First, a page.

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Take a peek in Doors Open

You may never get to go where no man has gone before, but this weekend,Ottawa residents can tour places that aren’t normally open to thepublic.

You may never get to go where no man has gone before, but this weekend, Ottawa residents can tour places that aren’t normally open to the public.

Some of the national capital’s most important and interesting buildings, landmarks and attractions — 108, to be exact — will not only be opening their doors to all residents and tourists this weekend, they’ll be doing it for free when the city hosts its seventh annual Doors Open Ottawa.

The event — expected to attract between 40,000 and 60,000 people over two days — “is the best way for a tourist to get to know and explore the city,” said Marcelle Kimberley, event co-ordinator for Doors Open Ottawa.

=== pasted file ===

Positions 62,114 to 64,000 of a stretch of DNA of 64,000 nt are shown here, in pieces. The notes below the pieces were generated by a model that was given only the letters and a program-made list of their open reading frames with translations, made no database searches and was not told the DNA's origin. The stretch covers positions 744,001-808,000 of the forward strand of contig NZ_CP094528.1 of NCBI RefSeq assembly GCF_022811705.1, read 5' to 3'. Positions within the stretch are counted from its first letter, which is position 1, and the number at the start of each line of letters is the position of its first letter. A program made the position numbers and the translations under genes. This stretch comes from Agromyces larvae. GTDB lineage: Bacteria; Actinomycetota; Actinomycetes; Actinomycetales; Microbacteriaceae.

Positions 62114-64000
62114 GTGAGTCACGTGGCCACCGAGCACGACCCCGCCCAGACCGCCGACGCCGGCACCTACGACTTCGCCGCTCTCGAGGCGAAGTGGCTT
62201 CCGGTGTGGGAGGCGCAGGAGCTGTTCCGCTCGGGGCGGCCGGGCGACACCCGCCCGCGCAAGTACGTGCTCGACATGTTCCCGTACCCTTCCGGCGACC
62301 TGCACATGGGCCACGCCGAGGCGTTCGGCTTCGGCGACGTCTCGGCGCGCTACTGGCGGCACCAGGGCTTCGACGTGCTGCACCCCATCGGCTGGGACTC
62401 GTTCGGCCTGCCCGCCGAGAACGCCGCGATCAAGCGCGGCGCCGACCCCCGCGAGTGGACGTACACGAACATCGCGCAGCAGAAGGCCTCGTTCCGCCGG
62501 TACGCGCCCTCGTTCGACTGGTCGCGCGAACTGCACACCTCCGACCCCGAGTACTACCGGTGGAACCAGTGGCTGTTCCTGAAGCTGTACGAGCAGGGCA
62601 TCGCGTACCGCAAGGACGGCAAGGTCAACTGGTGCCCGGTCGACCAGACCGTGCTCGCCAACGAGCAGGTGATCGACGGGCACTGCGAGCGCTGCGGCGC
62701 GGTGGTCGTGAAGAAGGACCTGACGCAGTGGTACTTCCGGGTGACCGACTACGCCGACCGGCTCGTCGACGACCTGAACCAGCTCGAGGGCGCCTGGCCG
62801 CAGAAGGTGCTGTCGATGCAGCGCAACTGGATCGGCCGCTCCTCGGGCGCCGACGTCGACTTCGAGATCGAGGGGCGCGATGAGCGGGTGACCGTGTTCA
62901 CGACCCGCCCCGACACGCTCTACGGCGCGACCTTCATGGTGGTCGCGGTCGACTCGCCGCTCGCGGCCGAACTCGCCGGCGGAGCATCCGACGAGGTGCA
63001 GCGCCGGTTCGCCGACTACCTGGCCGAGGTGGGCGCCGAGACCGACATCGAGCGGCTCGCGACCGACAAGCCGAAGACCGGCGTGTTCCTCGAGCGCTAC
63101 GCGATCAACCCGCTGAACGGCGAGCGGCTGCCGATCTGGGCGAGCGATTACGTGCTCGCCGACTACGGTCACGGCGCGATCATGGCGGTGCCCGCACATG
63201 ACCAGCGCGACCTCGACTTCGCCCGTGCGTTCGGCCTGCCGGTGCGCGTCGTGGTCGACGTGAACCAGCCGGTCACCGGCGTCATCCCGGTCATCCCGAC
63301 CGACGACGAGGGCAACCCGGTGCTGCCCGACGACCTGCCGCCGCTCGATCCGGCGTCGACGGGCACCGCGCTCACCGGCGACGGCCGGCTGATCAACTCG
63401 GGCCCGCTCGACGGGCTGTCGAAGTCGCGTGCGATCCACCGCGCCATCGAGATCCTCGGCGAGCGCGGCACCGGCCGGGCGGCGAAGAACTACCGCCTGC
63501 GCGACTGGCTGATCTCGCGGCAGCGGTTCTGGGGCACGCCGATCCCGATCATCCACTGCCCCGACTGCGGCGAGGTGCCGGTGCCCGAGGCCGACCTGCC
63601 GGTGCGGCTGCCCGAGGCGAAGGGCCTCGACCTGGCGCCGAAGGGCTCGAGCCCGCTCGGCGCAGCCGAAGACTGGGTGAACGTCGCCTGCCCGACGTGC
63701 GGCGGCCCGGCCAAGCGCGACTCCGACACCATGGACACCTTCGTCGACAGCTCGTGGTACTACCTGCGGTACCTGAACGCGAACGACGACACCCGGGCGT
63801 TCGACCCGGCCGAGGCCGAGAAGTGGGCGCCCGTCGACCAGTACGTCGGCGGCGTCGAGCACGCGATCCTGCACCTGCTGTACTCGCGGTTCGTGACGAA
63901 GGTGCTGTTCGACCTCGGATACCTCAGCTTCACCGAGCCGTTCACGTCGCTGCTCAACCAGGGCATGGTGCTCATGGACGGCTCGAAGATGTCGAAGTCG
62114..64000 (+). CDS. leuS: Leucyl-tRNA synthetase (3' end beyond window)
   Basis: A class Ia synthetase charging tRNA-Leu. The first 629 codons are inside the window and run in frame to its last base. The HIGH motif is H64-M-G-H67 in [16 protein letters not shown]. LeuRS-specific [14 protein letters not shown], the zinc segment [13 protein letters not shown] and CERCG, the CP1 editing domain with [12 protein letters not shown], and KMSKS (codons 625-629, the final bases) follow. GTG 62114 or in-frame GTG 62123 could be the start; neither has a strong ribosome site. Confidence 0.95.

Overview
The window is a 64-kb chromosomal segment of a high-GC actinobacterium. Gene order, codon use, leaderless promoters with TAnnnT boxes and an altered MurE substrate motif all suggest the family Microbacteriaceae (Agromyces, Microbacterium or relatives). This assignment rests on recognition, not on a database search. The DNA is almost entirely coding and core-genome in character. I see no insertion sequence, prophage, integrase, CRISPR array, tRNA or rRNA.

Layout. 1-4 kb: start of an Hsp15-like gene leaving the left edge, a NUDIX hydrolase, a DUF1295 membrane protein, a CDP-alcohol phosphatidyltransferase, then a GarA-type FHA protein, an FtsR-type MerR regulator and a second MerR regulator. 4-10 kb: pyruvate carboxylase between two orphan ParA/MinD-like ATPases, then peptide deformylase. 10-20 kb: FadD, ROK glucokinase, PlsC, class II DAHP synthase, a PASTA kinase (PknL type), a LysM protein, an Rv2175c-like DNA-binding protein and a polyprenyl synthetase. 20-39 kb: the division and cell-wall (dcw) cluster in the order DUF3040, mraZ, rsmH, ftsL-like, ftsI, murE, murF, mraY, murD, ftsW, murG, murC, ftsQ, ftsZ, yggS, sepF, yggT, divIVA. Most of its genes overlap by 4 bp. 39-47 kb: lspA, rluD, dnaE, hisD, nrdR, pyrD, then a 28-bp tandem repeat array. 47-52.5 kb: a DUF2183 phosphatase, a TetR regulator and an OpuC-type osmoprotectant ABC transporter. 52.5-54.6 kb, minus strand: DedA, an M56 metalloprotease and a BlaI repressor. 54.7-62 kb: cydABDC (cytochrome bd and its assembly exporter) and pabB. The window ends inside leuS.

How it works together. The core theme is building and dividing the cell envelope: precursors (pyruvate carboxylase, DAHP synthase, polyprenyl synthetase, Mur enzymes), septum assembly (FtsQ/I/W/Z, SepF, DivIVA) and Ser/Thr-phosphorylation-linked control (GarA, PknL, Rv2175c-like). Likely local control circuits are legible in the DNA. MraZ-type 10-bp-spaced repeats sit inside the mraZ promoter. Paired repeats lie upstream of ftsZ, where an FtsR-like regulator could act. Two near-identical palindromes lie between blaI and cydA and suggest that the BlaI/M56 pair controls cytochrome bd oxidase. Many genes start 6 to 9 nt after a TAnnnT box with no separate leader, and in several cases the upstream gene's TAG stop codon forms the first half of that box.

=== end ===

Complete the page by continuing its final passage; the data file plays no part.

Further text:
But it’s great for locals as well, she said.

“It gives us an appreciation for what we pass by everyday,” said Kimberley. “Under normal circumstances, they wouldn’t give a tour of the building. Once you get in, you hear the stories. They talk to the public about what goes on within the walls, and about the architecture and history. It gives you a new appreciation for your surroundings.”

Among the 108 locations are 15 new participants, said Kimberley. These include the K.W. Neatby building, the Gordon Harrison Arts Studio; the Gladstone Theatre, St. Brigid’s Centre for the Arts and Humanities; and the new building for the Delegation of the Ismaili Imamat, which Kimberley suspects will “have a lot of visitors.”

Other attractions include the Beechwood National Memorial Centre in Vanier, which will have the architect on site Sunday; the city’s traffic operations headquarters on Loretta Street, which allows visitors to be “the eyes in the sky;” and the Canadian Conservation Institute.

 
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